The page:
A long time ago, back when I was a full-time computer bod, I changed jobs and had to withdraw from the grad programme I'd started in. Unfinished business, which I returned to and finished a while back; but Monday last week was my first chance formally to graduate, and so I did.

Over eight centuries of tradition, and the deepest commitment to world class research and teaching people how to think for themselves, make Oxford's ceremonies a serious form of theatre. The formal bowing and Latin oaths might be mediaeval (you have to respond "Do fidem" to a long exhortation), and the Sheldonian Theatre might have been built by Christopher Wren, but senior figures like proctors are no longer all male, and the graduands were taking photos on their phones, which are of course computers in constant touch with cyberspace and real people across the world. Change and constancy, as it should be.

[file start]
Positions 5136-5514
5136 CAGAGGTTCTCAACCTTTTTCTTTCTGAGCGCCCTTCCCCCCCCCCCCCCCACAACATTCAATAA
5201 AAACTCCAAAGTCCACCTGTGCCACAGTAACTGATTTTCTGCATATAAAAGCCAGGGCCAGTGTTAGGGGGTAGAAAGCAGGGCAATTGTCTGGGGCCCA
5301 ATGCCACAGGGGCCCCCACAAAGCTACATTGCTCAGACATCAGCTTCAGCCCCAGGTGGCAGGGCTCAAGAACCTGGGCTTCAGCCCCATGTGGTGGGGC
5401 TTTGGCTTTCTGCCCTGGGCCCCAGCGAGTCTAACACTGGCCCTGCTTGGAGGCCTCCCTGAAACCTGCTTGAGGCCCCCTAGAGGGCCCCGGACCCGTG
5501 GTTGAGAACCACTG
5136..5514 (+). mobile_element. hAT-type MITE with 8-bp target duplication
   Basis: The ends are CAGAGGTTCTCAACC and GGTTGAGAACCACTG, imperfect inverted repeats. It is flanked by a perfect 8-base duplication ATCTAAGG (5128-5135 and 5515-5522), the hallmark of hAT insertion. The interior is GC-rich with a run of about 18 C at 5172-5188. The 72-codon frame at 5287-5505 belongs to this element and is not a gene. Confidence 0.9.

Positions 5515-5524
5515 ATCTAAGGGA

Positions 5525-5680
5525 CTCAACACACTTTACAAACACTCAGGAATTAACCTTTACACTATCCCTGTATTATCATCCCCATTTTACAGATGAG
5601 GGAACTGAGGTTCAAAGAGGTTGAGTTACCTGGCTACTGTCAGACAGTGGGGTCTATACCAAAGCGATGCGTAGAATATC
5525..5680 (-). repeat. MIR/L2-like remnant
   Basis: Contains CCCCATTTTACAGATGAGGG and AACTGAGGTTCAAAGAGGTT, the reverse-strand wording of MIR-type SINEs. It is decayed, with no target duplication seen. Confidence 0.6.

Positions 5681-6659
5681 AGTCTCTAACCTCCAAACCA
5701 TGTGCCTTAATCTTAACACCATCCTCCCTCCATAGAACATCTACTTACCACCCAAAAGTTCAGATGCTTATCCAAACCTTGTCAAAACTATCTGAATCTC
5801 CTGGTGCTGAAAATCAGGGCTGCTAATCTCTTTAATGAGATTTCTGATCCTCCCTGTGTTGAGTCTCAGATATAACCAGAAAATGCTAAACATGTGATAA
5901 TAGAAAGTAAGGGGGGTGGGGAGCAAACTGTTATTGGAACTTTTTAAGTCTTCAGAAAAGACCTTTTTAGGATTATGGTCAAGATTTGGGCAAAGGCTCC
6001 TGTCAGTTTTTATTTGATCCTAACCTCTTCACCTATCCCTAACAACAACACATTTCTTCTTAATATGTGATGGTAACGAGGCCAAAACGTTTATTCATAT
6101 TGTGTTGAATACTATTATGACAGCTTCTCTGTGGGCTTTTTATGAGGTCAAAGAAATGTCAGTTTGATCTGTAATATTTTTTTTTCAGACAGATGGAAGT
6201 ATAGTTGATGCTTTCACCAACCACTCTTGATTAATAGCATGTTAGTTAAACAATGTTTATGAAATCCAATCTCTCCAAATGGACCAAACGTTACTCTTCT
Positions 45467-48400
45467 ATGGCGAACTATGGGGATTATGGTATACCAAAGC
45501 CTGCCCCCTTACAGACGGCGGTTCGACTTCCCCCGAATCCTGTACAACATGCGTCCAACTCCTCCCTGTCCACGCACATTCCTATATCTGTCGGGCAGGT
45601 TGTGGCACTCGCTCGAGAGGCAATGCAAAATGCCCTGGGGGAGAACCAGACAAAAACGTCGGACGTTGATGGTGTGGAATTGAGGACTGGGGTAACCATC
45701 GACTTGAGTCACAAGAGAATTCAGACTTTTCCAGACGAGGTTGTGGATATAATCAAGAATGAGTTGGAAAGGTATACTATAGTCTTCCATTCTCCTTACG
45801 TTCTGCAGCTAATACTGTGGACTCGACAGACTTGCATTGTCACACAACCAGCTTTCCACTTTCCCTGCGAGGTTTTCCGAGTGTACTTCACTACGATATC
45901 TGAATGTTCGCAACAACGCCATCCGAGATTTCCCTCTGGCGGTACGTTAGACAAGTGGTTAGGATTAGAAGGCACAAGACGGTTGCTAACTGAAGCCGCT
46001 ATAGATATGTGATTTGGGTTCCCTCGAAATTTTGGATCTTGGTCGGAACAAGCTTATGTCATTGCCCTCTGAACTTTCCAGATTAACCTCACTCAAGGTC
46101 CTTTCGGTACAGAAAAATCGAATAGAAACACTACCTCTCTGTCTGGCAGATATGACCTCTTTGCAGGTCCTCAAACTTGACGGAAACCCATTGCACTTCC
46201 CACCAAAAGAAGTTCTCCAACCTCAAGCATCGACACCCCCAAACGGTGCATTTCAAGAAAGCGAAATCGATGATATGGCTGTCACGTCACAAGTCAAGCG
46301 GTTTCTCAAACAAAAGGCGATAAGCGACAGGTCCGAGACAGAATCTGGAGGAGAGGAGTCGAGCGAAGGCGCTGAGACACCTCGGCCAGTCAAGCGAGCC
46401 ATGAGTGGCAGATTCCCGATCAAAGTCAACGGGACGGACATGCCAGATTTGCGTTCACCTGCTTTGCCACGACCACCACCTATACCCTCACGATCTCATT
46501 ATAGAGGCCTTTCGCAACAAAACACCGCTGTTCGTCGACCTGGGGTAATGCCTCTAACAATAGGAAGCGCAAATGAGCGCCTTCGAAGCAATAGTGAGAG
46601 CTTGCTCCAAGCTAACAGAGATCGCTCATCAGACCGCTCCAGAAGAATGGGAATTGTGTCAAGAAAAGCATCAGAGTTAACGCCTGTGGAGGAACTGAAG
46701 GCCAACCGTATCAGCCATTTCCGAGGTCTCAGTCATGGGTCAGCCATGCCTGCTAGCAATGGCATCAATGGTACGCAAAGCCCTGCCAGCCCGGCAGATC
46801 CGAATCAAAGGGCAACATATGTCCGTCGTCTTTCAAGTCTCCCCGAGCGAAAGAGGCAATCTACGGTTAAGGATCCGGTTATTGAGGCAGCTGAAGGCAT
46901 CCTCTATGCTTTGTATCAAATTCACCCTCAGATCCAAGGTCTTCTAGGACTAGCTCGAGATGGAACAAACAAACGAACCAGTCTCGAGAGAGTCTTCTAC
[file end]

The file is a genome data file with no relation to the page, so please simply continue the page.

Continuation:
At fifty-six years of age and concentrating on novels, you'd think I hardly need a qualification to boost my computing career - and I don't - but it was still a big deal. We stayed the night before at the famous Malmaison, the former prison converted to a hotel, and all in all had a fine time.

Oxford being a collegiate institute, it was back to the college for the final photos and the traditional launching of hats into the air. (And yes, for the hardened celebrity watchers, that is in fact Ruby Wax near the college president, Professor Jonathan Michie.) Though I'm a serious vegetarian, I'm merely an almost-absolute teetotaller, in that a sip of celebratory champagne maybe once every year or three is fine by me; and that day in Kellogg I indulged in an entire glass.

Job done.